Langah Sultanate, also known as Sultanate of Multan (1445 – 1540) was a kingdom centered around city of Multan in south Punjab, modern day Pakistan. It was established by Sultan Qutbudin (previously Rai Sehra) in 1445.
• Langah Sultanate begins
• Langah Sultanate ends
|Today part of||Pakistan|
There are conflicting reports on the origin of the Langah tribe, in Ain-i Akbari the Langah are listed as one of the Jatt Zamindar tribes came from punjab While Abd al-Haqq, in the 16th century, refers to the Langah as a Baloch tribe. Historian and archaeologist, HT Lambrick refers to the Langah rulers as Jats, this view is also echoed by other scholars. During the British Raj, the Langah tribe remained one of the principal tribes of Multan District and were regarded as Jats.
The first independent Sultan of Multan city was Nasir ad-Din Qabacha, who after the death of Muhammad Ghouri ruled the Sultanate from 1203 to 1228. During his reign, education developed and colleges were founded; his court became a rendezvous for the learned, and some of the earliest Persian works in the subcontinent, such as Awfi's literary anthology Lubab al-Albab and Ali Kufi's Fat’h-nama on Sind history (translated from Arabic) were produced. However, Multan was annexed into Delhi Sultanate after his death.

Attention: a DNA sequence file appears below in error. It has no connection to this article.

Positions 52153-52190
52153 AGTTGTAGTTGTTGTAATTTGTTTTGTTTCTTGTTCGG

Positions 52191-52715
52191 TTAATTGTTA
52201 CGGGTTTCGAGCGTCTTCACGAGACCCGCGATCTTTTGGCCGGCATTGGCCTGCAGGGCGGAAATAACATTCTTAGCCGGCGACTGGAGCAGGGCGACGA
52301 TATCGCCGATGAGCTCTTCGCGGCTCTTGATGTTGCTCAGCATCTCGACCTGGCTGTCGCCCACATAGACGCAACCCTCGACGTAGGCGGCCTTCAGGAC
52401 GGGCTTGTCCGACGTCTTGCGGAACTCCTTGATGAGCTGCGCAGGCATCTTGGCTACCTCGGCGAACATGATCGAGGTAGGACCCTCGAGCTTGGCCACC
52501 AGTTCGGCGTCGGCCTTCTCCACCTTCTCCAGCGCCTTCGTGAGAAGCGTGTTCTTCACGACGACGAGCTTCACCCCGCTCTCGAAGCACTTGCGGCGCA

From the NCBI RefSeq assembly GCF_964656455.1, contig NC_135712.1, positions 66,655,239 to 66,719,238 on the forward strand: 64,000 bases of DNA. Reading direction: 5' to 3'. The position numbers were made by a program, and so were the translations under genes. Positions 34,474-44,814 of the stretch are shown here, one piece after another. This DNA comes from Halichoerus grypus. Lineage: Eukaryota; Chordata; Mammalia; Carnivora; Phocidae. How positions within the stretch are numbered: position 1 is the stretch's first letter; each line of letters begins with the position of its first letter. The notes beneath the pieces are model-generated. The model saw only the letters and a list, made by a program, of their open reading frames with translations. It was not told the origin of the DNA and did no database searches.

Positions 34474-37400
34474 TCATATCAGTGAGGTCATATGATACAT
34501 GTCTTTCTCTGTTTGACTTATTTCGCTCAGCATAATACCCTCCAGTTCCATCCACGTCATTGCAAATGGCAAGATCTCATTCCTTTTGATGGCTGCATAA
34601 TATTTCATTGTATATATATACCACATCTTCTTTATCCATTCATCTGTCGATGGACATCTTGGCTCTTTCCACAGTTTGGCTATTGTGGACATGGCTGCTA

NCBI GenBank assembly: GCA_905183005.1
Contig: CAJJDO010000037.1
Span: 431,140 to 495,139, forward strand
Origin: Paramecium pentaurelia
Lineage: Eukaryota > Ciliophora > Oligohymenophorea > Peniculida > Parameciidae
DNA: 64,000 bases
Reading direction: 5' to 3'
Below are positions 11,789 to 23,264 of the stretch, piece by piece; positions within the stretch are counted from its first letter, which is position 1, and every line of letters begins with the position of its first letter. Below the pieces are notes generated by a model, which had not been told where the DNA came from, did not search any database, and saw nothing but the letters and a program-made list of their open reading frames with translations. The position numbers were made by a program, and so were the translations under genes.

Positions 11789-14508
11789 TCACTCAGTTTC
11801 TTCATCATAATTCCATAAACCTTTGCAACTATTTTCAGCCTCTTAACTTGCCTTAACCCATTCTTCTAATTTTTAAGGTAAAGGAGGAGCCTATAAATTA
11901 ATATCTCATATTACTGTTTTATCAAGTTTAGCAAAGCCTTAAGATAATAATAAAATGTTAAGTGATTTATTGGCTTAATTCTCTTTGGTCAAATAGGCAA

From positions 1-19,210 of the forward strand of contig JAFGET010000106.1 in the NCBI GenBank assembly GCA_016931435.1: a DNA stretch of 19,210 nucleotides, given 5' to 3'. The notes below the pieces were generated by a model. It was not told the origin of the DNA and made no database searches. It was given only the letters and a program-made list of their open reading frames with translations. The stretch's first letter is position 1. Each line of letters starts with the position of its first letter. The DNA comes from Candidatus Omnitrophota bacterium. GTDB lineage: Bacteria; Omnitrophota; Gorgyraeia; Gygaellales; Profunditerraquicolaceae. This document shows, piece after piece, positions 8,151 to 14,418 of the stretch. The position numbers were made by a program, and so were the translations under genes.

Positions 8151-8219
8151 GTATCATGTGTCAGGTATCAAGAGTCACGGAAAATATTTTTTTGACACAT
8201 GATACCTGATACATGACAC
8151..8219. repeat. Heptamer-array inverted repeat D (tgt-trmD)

After invasion of Emir Timur in 1398, the Delhi Sultanate became greatly weak and the city of Multan became independent of the Sultanate of Delhi. The inhabitants chose Shaikh Yousaf Qureshi, a descendent of the famous Sufi Baha-ud-din Zakariya, as ruler in 1438. He was a mild and unexperienced ruler. In 1445, Rai Sahra, chief of the Langah attacked the city at night with the help of his tribesmen, seized Sheikh Yousaf and proclaimed himself Sultan. In this way Multan passed to the Langah clan, who established the Langah Sultanate in Multan. The reign of Sultan Husayn I who ruled from 1469 to 1498 is considered to most illustrious of the Langah Sultans. Multan experienced prosperity during this time, and a large number of Baloch settlers arrived in the city at the invitation of Shah Husayn. Shah Husayn successfully repulsed attempted invasion by the Delhi Sultans led by Tatar Khan and Barbak Shah.  He fought off attempts to reinstall Shiekh Yousaf who had taken refuge under Delhi Sultans. Eventually, he signed a peace treaty with Sikander Lodhi and abducted in the favour of his son. His successor, Budhan Khan, who assumed the title Sultan Mahmud Shah I, inherited the Sultanate stretched encompassing the neighbouring regions, including the cities of Chiniot and Shorkot. During the rule of the Langah, a large number of Baloch tribes were allowed to settle in the Derajaat Border in turn for military service.
Sultan Husayn I being unable to hold his trans-Indus possessions, assigned the region around Dera Ismail Khan to Sardar Malik Sohrab Dodai Baloch in 1469 or 1471 and appointed him as "Jagir".  During the reign of Mahmud Langah, his Vizier rebelled and declared himself independent ruler of Sorkot. The city was invaded during the reign of Sultan Husseyn II by ruler Shah Husayn of the Arghun dynasty, probably at Babur's insistence, who was either ethnic Mongol, or of Turkic or Turco-Mongol extraction. Multan fell in 1528 after an extended siege and Shah Husayn appointed his son Mirza Askari as governor of the city, assisted by Langar Khan, one of the powerful amirs of Sultan Mahmud Langah I. Shortly after Shah Husayn departed Multan for Thatta, however, the governor was thrown out of the city. The rebels under Sultan Mahmud II administered Multan for a time independently but in 1541, Sher Shah Suri captured Multan, and the Sultanate ended.